Senior making progress after jet ski accident

Senior Ellie Shimp after being involved in a Jet Ski accident during the summer of 2018. Shimp is now attending school with the use of crutches.

Summer of 2018, senior Ellie Shimp was involved in a jet ski accident that would change the way she sees the world. 

“My jet ski was stationary in the lake. These guys were doing tricks on their jet skis, and they lost control and ran into me,” Shimp said.

She suffered a tibial plateau fracture. Her leg was fractured in five places. She underwent surgery but was later transferred to St. Mary’s Hospital-Mayo Clinic in Rochester, Minn., because of significant vascular trauma, meaning her artery wasn’t pumping blood to her leg. The surgery was successful in saving the leg, and she was transferred to the ICU around 4:15 a.m. that Sunday.

“I learned to never take anything for granted because like I can’t just get up and walk, and that’s what I want to do the most,” Shimp said.

When Shimp was in the hospital, everyone flooded her with support and meaningful words. 

“Everyone bought shirts, and my supporters made bracelets, and, yeah, everyone has just been super nice and encouraging and stuff. My biggest supporters are my parents because they have been through it all, and they want me to get better. Also, all my friends have been huge in my recovery,” Shimp said.

Shimp remained in the hospital for a month. After getting out of the hospital, she faced battles with the outside world. 

“One of the hardest times is when I had my ACL brace because I had my skin graft, and it was raw skin on my thigh, and the brace would rub on my skin. It would be very painful because I would tear off the bandage, and it would tear off some of my skin. Also, when we had home games I would have to sit at home and see the game on everyone’s Snap story,” Shimp said.

While going through her struggles, Shimp had her best friend Wynne Bond to help her through the setbacks and unfortunate events.

“I wanted to make sure she knew I was supporting her every step of the way,” Bond said. “During her month of hospitalization, I took every chance I could to go visit her, whether it was just for few hours or a few days, and as she began to get better and more mobile, I wanted to make sure that her attendance to events would remain the same and that she would feel as though not much had changed.”

Shimp was involved in the swimming and diving team. When coach Scott Pinter heard news of the accident, his main focus for Shimp had nothing to do with getting better for swimming, but more for her well being.

“I was scared for her,” Pinter said. “I know that leg injuries are nothing to mess around with. As more details came in about what exactly happened, the fear intensified because it went from, ‘I hope she can recover well’ to, ‘I hope the doctors can save her leg.’ When an accident as big as this occurs, sports get put aside. The first and foremost concern turns to their well being. I do hope she can get back to swimming in some capacity someday, but for now, a healthy recovery is the main concern for her.”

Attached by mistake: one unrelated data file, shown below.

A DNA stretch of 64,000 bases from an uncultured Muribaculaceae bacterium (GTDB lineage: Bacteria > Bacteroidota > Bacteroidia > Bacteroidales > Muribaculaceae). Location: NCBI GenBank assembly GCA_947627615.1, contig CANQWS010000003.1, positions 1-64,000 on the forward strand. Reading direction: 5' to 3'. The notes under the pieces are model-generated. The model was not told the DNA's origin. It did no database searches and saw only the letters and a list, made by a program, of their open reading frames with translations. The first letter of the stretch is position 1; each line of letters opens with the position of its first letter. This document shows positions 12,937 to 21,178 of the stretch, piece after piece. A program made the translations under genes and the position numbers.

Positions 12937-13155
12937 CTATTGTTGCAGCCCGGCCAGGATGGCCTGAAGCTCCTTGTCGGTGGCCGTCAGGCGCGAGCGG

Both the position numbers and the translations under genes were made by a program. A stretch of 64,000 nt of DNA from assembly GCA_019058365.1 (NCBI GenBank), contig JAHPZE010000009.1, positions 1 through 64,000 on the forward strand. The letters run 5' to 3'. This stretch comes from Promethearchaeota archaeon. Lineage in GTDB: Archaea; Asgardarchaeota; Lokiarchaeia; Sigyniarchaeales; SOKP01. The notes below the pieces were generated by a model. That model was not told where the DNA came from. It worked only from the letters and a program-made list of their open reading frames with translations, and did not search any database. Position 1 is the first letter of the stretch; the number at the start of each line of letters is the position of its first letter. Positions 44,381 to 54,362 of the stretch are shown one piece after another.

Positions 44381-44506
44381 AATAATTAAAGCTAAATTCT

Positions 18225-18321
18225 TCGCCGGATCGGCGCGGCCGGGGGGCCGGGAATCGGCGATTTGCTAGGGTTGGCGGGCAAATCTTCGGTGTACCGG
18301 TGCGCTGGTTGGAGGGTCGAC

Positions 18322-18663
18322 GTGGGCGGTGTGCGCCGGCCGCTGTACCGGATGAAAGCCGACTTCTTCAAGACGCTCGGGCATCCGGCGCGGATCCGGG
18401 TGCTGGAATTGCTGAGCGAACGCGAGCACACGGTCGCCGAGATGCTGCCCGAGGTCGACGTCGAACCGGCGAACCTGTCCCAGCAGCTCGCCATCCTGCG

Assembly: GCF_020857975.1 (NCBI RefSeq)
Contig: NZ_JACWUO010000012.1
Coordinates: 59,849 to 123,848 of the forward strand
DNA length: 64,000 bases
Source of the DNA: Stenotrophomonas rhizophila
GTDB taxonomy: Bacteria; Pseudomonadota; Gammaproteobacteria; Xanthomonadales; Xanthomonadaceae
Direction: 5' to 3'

Pinter had big goals for Shimp this season and was looking forward to her having a breakout season before college.

“Ellie was in a prime position to become a real senior leader on the team. She had progressed in a way that showed how much she cared about the sport and doing it well. Her work ethic continued to grow, and the results showed how much hard work she was really putting in. She was in line to be our top breaststroker this year and had high aspirations for this year and beyond. I was very excited to try and help her reach those goals.” Pinter said.

Shimp started Physical therapy with Athletico. Currently, she only stretches because her foot hasn’t moved for two months. Besides the therapy, Shimp can put a lot of weight on her foot, perform arm stretches and walk on her crutches. Although Shimp can’t participate in physical activities, she can do everyday tasks such as cooking and driving. 

Shimp said she has come a long way with her recovery.

“I saw that I was getting better because I was able to walk up my flight of stairs to my room, which is like 16 stairs. I remember standing in my room for the first time and just crying because I hadn’t been in there for like six-seven weeks, and that was the place I was at last before the Clear Lake incident,” Shimp said.

Ever since Shimp was cleared from the hospital, her emotions have not been consistent, but she said she knows that she has much to be grateful for.

“In the hospital, I didn’t feel anything really because I was on some very strong drugs, but I remember just listening to songs and just crying all the time, but now that I’m home and getting better, I’m becoming more grateful for things that I can do and people in my life. I’m happy that I’m still alive because I could’ve easily drowned,” Shimp said

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